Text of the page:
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November 4, 2014 | By Howard Gensler
WHEREVER Tattle weighs in on the latest Lena Dunham imbroglio, we're sure to anger somebody. Lena went into a "rage spiral" on Twitter over the weekend after Kevin D. Williamson wrote in the National Review that Lena's behavior with her younger sister, when both were children, was "very disturbing" and possibly sex abuse. More disturbing is that Williamson didn't pull the notion out of thin air - he pulled it out of Lena's new best-seller, "Not That Kind of Girl. " In the book, Lena writes of bribing her sister Grace with "three pieces of candy if I could kiss her on the lips for five seconds . . . anything a sexual predator might do to woo a small suburban girl I was trying.
NEWS
July 1, 2000
Battered by a violent-crime rate, Americans were calling for a remedy prescribed long ago: "An eye for an eye!". . . And who can argue with this ancient wisdom. Well, I will. Thanks to several high-profile cases in which condemned men were exonerated, and thanks to the added tool of DNA evidence, the true horror of the death penalty has made itself plain. The right question to ask is whether the government should be in the business of executing people convicted of murder knowing to a certainty that some of them are innocent.
NEWS
September 13, 2013 | By Jonathan Tamari, Inquirer Washington Bureau
The National Review, a conservative magazine and website, is suing Newark Mayor Cory Booker, the city, and Newark police, accusing them of stonewalling public records requests. A city spokesman said a response would be delivered by Thursday as indicated in an Aug. 30 letter from the city clerk to National Review. He said the city had received no objection. The National Review argues in its suit that the legal time frame for producing the records had passed and accused Newark of "stringing along" a reporter with delays.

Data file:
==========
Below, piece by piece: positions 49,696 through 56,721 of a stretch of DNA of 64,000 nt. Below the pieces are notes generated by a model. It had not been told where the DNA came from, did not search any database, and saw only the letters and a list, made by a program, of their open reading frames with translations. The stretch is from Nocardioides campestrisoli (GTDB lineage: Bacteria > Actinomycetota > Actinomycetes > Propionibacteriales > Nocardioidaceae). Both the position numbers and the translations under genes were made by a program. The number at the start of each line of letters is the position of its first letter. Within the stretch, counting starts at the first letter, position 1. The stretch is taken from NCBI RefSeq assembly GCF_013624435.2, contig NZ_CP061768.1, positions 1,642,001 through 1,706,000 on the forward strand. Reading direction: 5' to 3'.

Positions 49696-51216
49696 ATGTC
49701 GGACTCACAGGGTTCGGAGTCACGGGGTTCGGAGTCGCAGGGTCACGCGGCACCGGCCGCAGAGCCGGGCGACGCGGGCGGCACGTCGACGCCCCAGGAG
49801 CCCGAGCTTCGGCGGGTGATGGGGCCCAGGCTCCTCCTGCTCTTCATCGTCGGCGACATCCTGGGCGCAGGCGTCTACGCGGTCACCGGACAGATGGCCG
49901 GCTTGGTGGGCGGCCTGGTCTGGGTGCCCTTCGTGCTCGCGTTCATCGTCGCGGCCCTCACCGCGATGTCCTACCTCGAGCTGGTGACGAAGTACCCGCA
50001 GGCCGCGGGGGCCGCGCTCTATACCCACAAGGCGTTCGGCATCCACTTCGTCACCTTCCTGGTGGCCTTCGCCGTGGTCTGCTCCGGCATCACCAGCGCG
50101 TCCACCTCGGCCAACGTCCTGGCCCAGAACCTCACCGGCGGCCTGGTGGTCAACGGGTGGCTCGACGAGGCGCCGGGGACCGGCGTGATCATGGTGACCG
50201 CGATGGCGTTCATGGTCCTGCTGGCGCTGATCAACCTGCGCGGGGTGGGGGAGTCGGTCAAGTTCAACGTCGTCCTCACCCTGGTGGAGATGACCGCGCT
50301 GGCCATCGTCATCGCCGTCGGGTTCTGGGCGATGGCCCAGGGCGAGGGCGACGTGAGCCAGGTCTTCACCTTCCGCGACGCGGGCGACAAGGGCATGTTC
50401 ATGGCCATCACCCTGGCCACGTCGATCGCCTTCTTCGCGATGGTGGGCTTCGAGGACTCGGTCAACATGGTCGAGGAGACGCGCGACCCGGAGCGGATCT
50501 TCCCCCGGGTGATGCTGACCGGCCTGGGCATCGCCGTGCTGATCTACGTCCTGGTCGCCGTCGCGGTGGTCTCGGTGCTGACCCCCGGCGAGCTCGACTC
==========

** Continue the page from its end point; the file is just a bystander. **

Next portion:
NEWS
June 13, 2002
Never in history has television delivered such a relentlessly compelling antidrug message week after week [as The Osbournes]. Ozzy, who spent much of his life on drugs and alcohol, is a complete and total mess. . . . He can barely speak. Virtually every sentence comes out of him as if he'd been shot up with Novocaine. Indeed, he's so unintelligible that various reviews of the show quote the same lines of Osbourne's dialogue differently; not even journalists with a videotape can quite make out what he's saying.
NEWS
September 14, 1986
National Review recently reported that the New York City Council would hold hearings on legislation seeking economic sanctions against the Soviet Union. The bill, almost identical to the disinvestment legislation passed by the council last year against South Africa, would severely restrict that city's dealings with any banks and companies that do business with the Evil Empire. Philadelphia City Council Bill 543, if passed, would prohibit city funds from being deposited in any banks lending money to South Africa.
NEWS
January 10, 1996 | By E.J. DIONNE
The Republicans' strategy to force their own budget into law by shutting down the federal government failed because Republicans have been fudging the basic issue at stake in this large battle. They have done so to paper over their own differences. For many Republicans, a balanced budget is not and never has been the real goal. What they care about far more is changing federal policy, shrinking government and cutting back on a particular list of programs. The balanced budget, advertised publicly as what the fight was about, was only a means to this end. If you doubt this, just turn to the year-end issue of National Review, the conservative magazine founded by William F. Buckley Jr., which says honestly and in plain language what many Republicans actually think but don't want to say. "The balanced budget is more important as symbolism than as accounting," the magazine declared editorially.
NEWS
April 20, 2011 | By Adam Weintraub, Associated Press